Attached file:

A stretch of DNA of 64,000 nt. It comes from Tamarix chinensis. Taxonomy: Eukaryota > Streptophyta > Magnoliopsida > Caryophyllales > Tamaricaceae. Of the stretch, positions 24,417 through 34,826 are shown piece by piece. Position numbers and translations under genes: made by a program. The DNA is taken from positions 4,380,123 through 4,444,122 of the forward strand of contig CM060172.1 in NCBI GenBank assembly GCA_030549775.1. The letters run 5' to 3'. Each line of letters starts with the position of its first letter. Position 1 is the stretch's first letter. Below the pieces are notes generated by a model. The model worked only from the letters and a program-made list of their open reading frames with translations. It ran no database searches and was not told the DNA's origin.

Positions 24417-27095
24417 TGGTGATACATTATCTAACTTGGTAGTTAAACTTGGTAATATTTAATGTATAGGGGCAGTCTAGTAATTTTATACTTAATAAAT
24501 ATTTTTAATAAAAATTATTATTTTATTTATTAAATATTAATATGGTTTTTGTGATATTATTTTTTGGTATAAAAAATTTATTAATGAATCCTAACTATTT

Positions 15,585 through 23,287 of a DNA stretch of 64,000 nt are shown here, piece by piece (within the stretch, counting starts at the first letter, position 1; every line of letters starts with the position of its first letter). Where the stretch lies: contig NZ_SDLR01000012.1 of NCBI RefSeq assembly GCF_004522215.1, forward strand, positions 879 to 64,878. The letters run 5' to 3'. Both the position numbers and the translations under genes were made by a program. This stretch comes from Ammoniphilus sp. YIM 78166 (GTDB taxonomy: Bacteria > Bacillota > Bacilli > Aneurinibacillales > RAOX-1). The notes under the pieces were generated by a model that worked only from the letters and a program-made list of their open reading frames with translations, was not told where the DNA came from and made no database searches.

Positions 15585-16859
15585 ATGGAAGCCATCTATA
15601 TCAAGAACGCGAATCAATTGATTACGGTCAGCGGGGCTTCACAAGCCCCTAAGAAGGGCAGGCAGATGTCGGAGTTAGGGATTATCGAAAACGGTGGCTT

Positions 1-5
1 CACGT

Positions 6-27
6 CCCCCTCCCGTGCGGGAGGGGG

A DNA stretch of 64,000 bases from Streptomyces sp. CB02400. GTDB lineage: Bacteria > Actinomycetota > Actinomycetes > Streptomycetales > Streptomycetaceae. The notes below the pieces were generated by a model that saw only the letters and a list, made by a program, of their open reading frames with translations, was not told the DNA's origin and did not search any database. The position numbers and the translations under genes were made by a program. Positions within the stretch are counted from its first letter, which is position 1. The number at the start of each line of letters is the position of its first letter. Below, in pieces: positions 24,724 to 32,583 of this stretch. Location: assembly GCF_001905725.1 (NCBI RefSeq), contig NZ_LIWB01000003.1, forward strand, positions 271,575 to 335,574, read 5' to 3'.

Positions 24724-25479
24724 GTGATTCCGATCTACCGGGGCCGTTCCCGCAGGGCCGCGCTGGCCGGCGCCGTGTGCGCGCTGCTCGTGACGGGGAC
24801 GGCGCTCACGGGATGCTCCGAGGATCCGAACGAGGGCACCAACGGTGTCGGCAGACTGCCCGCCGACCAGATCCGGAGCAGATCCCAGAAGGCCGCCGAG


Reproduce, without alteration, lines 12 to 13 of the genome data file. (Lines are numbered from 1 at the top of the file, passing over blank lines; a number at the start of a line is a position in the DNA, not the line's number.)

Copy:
6 CCCCCTCCCGTGCGGGAGGGGG

A DNA stretch of 64,000 bases from Streptomyces sp. CB02400. GTDB lineage: Bacteria > Actinomycetota > Actinomycetes > Streptomycetales > Streptomycetaceae. The notes below the pieces were generated by a model that saw only the letters and a list, made by a program, of their open reading frames with translations, was not told the DNA's origin and did not search any database. The position numbers and the translations under genes were made by a program. Positions within the stretch are counted from its first letter, which is position 1. The number at the start of each line of letters is the position of its first letter. Below, in pieces: positions 24,724 to 32,583 of this stretch. Location: assembly GCF_001905725.1 (NCBI RefSeq), contig NZ_LIWB01000003.1, forward strand, positions 271,575 to 335,574, read 5' to 3'.